Please submit a one page, single-spaced essay that explains why you have chosen Carnegie Mellon and your particular major(s), department(s) or program(s).This essay should include the reasons why you’ve chosen the major(s), any goals or relevant work plans and any other information you would like us to know.Prior to joining College Coach, Emily worked as an admissions officer at University of Southern California as well as a college counselor at high schools in the US and Thailand.Tags: Sociology Research Paper DevianceReflective Essay On Research ProjectEssays On Symbolism In The Glass MenagerieApa Formatting Research PaperHow To Write An Intro For An EssayCause And Effect Essay Great DepressionWriting Essay HelpCoffee Distribution Business Plan
If so, indicate the name of your interviewer and tell us how it impacted your decision to apply.
The final optional prompt should only be answered by applicants who interviewed for admission to CMU. This is your chance to talk about your fit for CMU on a personal level, based on the information you received from your interviewer.
Carnegie Mellon University has just two required supplemental essays, one long and one short.
You’ll also find two optional prompts that allow students to explain educational interruptions and discuss their CMU admission interview, if they had one.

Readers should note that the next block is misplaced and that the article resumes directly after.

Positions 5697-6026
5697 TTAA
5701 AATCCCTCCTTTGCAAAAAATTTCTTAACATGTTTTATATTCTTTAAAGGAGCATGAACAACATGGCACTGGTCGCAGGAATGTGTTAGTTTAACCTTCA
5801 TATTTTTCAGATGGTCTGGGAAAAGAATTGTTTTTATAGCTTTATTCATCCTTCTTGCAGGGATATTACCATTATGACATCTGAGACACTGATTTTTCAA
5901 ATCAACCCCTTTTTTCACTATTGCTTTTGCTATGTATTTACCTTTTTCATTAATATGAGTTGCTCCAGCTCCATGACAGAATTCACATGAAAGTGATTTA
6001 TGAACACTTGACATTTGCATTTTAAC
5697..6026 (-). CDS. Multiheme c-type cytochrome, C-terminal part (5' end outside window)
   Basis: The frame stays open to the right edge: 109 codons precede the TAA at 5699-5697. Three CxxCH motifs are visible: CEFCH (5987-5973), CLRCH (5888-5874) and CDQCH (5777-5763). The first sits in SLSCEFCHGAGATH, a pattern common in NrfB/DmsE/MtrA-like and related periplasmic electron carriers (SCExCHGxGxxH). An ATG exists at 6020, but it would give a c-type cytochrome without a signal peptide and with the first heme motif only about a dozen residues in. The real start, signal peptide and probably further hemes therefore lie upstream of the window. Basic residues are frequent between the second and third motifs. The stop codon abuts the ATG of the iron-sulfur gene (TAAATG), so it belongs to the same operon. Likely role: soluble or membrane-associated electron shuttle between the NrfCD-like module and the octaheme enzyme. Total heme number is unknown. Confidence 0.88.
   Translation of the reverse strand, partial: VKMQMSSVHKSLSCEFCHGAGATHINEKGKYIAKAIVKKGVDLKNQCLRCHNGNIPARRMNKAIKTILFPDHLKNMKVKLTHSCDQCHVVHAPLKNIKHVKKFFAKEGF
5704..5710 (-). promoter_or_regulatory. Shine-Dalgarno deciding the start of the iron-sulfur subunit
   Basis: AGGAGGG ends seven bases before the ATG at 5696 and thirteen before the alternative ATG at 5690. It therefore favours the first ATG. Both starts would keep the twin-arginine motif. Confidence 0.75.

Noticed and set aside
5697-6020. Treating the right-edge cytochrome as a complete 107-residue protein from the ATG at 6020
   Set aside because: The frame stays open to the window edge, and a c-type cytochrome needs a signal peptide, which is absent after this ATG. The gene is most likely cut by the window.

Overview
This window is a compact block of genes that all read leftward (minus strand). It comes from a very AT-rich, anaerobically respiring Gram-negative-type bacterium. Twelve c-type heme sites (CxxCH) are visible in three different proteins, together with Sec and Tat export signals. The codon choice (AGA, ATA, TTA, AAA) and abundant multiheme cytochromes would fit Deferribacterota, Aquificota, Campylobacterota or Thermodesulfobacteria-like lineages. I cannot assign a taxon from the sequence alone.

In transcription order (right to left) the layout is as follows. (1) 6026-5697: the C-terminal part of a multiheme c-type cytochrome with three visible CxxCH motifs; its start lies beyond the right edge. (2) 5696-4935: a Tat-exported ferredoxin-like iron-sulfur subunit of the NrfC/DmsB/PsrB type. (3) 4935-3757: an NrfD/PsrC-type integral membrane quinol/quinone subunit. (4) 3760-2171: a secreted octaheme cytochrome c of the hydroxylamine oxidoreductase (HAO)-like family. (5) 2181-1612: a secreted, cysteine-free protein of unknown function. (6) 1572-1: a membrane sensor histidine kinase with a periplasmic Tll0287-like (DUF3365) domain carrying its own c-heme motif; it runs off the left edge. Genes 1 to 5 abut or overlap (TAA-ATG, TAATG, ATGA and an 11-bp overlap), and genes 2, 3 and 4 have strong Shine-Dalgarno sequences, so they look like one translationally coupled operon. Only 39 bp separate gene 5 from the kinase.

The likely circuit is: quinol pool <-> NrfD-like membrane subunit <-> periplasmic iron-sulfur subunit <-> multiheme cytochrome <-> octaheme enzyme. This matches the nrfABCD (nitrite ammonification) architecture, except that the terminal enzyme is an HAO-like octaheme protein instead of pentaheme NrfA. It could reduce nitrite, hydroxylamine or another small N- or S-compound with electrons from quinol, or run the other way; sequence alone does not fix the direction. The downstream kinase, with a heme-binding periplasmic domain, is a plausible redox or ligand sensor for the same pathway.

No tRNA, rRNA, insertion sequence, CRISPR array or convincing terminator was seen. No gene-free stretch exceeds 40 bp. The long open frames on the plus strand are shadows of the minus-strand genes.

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Membership includes a 10% discount on all editing orders.Instead, get specific, not just by naming your major, but by explaining how particular components (courses, faculty, emphases, etc.) of the major fit your interests, and how these components will help you achieve your educational and professional goals.You can also mention related factors, like research, internship, and experiential learning options affiliated with your major.I was in the middle of puberty, with hormones raging and jumbling my mind in all kinds of ways, and the fact that I was slightly socially awkward and seen...Some consider fencing an outdated sport that has become nothing more than a simple game of electric tag.That could be in the academic sense (“I learned that being an English major won’t limit my ability to fulfill pre-med requirements and do scientific research.”) or a more personal sense (“The alumna and I connected so easily, and she spoke so passionately about her time at CMU, that I left the interview convinced it is where I want to spend the next four years of my life.”). Just think, the sooner you get it submitted, the sooner you can get back to all that Proust you’ve been meaning to read.Emily Toffelmire is a member of College Coach’s team of college admissions experts.This is straightforward and should only be answered by applicants who have taken a gap year or who took time off in the midst of their high school education, perhaps due to illness or other challenging situations.Optional Prompt #2: While not a requirement, have you been interviewed by an alumni or on campus representative prior to applying for admission?They do this because, as the prompt points out, you’ll be evaluated in the context of your program choice, not just for general admission.That means this shouldn’t be a fluffy, piece of writing.